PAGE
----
Skip to Content
Diagnosed with PsA? Learn about biologics >

cyclosporine

Generic Name: cyclosporine (SYE kloe SPOR een)
Brand Name: Gengraf, Neoral, SandIMMUNE

What is cyclosporine?

Cyclosporine lowers your body's immune system. The immune system helps your body fight infections. The immune system can also fight or "reject" a transplanted organ such as a liver or kidney. This is because the immune system treats the new organ as an invader.

Cyclosporine is used to prevent organ rejection after a kidney, heart, or liver transplant. Cyclosporine is also used to treat severe psoriasis or severe rheumatoid arthritis.

Cyclosporine may also be used for purposes not listed in this medication guide.

What is the most important information I should know about cyclosporine?

Cyclosporine may increase your risk of developing serious infections, cancer, or transplant failure. Talk with your doctor about the risks and benefits of using this medication.

You may not be able to use this medicine if you have kidney disease, untreated or uncontrolled hypertension (high blood pressure), any type of cancer, or psoriasis that has been treated with PUVA, UVB, radiation, methotrexate (Trexall), or coal tar. MAKE SURE ALL DOCTORS INVOLVED IN YOUR CARE KNOW YOU ARE TAKING CYCLOSPORINE.

Cyclosporine can cause serious side effects, including kidney failure or life-threatening infection. While using cyclosporine, you will need frequent blood tests to be sure cyclosporine is not causing harmful effects.

What should I discuss with my health care provider before taking cyclosporine?

You should not use cyclosporine if you are allergic to it. You may not be able to use cyclosporine if you have:

  • kidney disease;

  • untreated or uncontrolled high blood pressure; or

  • any type of cancer.

If you are being treated for psoriasis, you should not receive ultraviolet light therapy (PUVA or UVB), radiation treatments, coal tar, or drugs that weaken the immune system (such as methotrexate) while you are receiving cyclosporine.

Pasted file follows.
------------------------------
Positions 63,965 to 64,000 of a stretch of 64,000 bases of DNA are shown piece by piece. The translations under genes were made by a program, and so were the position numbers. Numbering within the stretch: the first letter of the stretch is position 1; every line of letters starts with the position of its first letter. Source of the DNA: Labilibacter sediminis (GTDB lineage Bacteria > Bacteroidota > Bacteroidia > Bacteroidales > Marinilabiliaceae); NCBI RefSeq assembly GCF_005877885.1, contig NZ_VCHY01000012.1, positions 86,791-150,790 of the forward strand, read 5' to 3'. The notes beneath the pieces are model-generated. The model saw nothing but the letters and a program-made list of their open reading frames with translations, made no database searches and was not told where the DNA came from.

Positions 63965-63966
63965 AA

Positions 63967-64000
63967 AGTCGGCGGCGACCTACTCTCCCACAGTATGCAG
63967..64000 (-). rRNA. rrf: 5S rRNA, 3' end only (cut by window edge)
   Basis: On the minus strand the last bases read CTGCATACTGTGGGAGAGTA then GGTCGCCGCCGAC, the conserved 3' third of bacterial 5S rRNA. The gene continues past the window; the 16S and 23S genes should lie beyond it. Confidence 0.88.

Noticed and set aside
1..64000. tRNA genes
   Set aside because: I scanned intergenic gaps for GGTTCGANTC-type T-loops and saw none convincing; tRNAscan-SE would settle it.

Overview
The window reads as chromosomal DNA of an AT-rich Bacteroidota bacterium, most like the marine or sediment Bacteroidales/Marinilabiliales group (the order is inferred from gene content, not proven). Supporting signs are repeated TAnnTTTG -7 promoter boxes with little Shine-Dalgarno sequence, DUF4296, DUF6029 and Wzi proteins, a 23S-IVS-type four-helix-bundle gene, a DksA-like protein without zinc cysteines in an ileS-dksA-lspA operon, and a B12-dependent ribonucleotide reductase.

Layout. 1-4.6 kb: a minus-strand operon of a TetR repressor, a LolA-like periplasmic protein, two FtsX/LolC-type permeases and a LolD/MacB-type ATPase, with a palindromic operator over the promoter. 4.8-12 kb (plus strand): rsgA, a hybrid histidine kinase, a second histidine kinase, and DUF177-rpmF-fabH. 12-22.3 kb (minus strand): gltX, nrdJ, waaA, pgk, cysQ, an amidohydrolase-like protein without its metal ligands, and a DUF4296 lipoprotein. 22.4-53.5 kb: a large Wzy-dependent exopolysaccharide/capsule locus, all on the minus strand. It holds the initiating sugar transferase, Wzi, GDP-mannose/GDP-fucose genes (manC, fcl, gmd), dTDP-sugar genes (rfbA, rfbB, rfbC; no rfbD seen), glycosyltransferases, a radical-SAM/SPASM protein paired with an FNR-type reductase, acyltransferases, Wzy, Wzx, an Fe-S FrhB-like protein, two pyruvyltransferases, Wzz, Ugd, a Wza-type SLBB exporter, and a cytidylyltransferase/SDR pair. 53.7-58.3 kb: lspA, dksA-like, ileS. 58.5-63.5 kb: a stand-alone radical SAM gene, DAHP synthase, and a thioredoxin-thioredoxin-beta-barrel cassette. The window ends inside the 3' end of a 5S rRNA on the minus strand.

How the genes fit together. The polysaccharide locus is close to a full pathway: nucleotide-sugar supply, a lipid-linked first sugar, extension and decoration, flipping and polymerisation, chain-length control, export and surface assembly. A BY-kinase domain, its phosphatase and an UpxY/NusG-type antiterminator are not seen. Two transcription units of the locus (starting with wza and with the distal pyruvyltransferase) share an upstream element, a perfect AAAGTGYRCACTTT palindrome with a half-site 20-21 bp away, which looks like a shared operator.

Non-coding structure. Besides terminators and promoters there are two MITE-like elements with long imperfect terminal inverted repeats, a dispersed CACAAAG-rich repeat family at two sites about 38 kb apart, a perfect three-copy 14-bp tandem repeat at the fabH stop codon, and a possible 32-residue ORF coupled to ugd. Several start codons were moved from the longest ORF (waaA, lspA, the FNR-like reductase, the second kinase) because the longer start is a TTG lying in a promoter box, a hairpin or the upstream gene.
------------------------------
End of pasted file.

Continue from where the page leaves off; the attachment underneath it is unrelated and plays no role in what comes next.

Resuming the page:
Cyclosporine can lower blood cells that help your body fight infections, or cause your body to produce too much of a certain type of white blood cells. This can lead to serious and sometimes fatal conditions, including cancer, a severe brain infection that can lead to disability or death, or a virus that can cause failure of a transplanted kidney. Talk with your doctor about your specific risk.

MAKE SURE ALL DOCTORS INVOLVED IN YOUR CARE KNOW YOU ARE TAKING CYCLOSPORINE.

It is not known whether this medicine will harm an unborn baby. Tell your doctor if you are pregnant or plan to become pregnant.

Cyclosporine can pass into breast milk and may harm a nursing baby. You should not breast-feed while you are using cyclosporine.

How should I take cyclosporine?

Follow all directions on your prescription label. Your doctor may occasionally change your dose to make sure you get the best results. Do not take this medicine in larger or smaller amounts or for longer than recommended.

You may take cyclosporine with or without food, but take it the same way each time. Cyclosporine should be given in two separate doses each day. Try to take the medication at the same dosing times each day.

If your doctor changes your brand, strength, or type of cyclosporine, your dosage needs may change. Ask your pharmacist if you have any questions about the new kind of cyclosporine you receive at the pharmacy.

Measure liquid medicine with the dosing syringe provided, or with a special dose-measuring spoon or medicine cup. If you do not have a dose-measuring device, ask your pharmacist for one. Sandimmune oral solution may be mixed with milk, chocolate milk, or orange juice at room temperature to make the medicine taste better. Neoral "modified" (microemulsion) oral solution should be mixed with orange juice or apple juice that is at room temperature.